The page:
BRATTLEBORO -- Ever since the rains from Tropical Storm Irene flooded the Whetstone Brook in August 2011, forcing the emergency evacuation of Melrose Terrace, the Brattleboro Housing Authority has been looking forward to life after Melrose.

Irene did millions of dollars of damage at Melrose Terrace, an almost-50-year-old public housing complex in West Brattleboro.

And while most of the tenants were able to eventually move back in to their apartments, Brattleboro Housing Authority Executive Director Chris Hart knew the group would have to come up with a plan to replace Melrose Terrace.

BHA has a plan; Red Clover Commons, a new apartment building which will be built near exit one in Brattleboro and which will house about 55 of the approximately 80 people who still live at Melrose.

But Hart said there are still a lot of questions about what will happen to the land and buildings at Melrose Terrace.

Now, almost three years after Tropical Storm Irene, BHA is looking for answers to those questions.

BHA is opening a month-long public input process to gather as many ideas as possible from area residents about the best use of Melrose Terrace once the last tenant moves out.

Hart said the housing authority is hoping to get dozens, or even up to 100 ideas, which will then be presented to a yet-to-be-named committee which will determine the feasibility of the proposals.

"We starting the planning process to tackle the issue of how we want to reuse the Melrose Terrace site," Hart said.


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"And we are starting the process by going out to the community far and wide and saying, 'Give us all of your ideas.'"

Hart said instead of scheduling public meetings, which may or may not be attended, the housing authority is asking anyone to come down to Melrose Terrace, walk around a little, and submit ideas about the future of the public housing site.

Melrose Terrace is located across the street from Academy School off of Western Avenue.

Ideas can passed on to any BHA staff member, they can be emailed to bha@sover.net, mailed to P.O. Box 2275, West Brattleboro, Vt. 05303, or they can be called in to 802-254-6071.

Ideas are also being accepted on ibrattleboro.com.

BHA is accepting ideas until Aug. 29.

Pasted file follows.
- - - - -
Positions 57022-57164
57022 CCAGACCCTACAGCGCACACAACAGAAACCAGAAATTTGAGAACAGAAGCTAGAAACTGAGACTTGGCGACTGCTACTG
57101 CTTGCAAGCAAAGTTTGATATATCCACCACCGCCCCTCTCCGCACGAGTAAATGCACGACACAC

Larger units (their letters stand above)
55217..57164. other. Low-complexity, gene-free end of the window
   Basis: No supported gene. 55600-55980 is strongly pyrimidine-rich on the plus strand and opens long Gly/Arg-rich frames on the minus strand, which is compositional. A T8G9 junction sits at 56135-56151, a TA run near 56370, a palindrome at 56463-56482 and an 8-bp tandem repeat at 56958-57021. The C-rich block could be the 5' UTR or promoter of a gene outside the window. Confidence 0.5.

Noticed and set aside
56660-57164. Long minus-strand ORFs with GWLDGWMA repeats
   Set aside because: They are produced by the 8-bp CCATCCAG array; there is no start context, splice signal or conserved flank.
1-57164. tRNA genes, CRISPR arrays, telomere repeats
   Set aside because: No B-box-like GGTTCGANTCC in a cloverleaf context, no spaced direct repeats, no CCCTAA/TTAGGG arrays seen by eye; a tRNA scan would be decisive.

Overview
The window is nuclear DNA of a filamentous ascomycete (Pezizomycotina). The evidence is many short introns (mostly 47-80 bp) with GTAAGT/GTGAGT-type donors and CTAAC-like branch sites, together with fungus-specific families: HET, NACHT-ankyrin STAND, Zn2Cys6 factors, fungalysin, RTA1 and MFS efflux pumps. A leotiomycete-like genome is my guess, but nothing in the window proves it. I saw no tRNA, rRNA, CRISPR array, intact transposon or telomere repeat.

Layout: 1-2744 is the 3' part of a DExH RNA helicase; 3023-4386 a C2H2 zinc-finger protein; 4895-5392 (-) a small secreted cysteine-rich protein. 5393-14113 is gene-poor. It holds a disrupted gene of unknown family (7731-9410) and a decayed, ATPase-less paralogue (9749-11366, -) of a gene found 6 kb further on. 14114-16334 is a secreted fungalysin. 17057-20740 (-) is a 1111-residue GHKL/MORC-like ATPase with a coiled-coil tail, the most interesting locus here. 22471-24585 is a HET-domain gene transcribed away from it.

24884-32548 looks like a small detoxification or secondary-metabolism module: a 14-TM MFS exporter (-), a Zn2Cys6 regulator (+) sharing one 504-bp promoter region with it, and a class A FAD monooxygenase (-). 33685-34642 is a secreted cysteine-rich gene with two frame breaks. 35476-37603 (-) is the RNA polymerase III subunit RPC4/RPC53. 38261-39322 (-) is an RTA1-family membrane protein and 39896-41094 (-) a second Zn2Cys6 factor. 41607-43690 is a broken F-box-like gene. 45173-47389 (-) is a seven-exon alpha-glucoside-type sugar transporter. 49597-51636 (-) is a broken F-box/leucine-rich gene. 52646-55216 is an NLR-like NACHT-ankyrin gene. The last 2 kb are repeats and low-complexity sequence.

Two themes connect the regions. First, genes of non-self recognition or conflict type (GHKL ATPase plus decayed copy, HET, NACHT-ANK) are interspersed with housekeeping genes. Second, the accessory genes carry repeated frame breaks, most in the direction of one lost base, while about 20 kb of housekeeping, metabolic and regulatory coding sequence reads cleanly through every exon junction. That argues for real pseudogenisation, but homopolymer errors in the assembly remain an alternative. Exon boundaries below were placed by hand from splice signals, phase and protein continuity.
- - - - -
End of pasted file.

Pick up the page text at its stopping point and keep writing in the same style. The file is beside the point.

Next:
"We want everybody's thoughts and suggestions. We want them to be unfiltered," said Hart. "We want to come up with a blueprint of what Melrose should be."

Hart said the housing authority is asking community members to be creative, but she warns that the property does have severe restrictions on it because it is in the flood way.

BHA is being forced to abandon Melrose Terrace because it is along the Whetstone Brook, and therefore prone to future flooding.

The possibility of grant funding will be limited and most banks will be reluctant to invest money into the property.

It will also be expensive to insure the buildings.

Melrose Terrace sits on 8.11 acres and is made up of 16 residential buildings with two to four units in each.

There is also a four bay garage, a community room and the housing authority offices.

Hart said she expects the final resident to move out before the end of 2018 at the latest.

After the suggestions are gathered Hart will help form a committee of planners, nonprofit organization leaders, finance experts and other community members.

Every idea will be weighed and the committee will pass on the top recommendations to the BHA board which will have final say.

Hart said she expects to work closely with the Selectboard, the West Brattleboro Association and with state housing and environmental staff members in coming up with the best and most viable plan for Melrose Terrace.

BHA owns Melrose Terrace though the U.S. Department of Housing and Urban Development has a deed restriction on the property which BHA is asking the federal agency to remove.

She said BHA could sell or turn the property over to a new owner, though she said it is too early to decide how the property would be transferred.

For now, she said, BHA, is looking for ideas and ideas are free.

"This is an open invitation to everybody. We have a lovely, charming community here, and it deserve to have a second life," Hart said. "The first thing we need to do is have a really good and open process and hear from as many people as possible. This is a really important community asset and we are asking the whole community to be involved in deciding what we should do with it."

Howard Weiss-Tisman can be reached at hwtisman@reformer.com or 802-254-2311, ext. 279.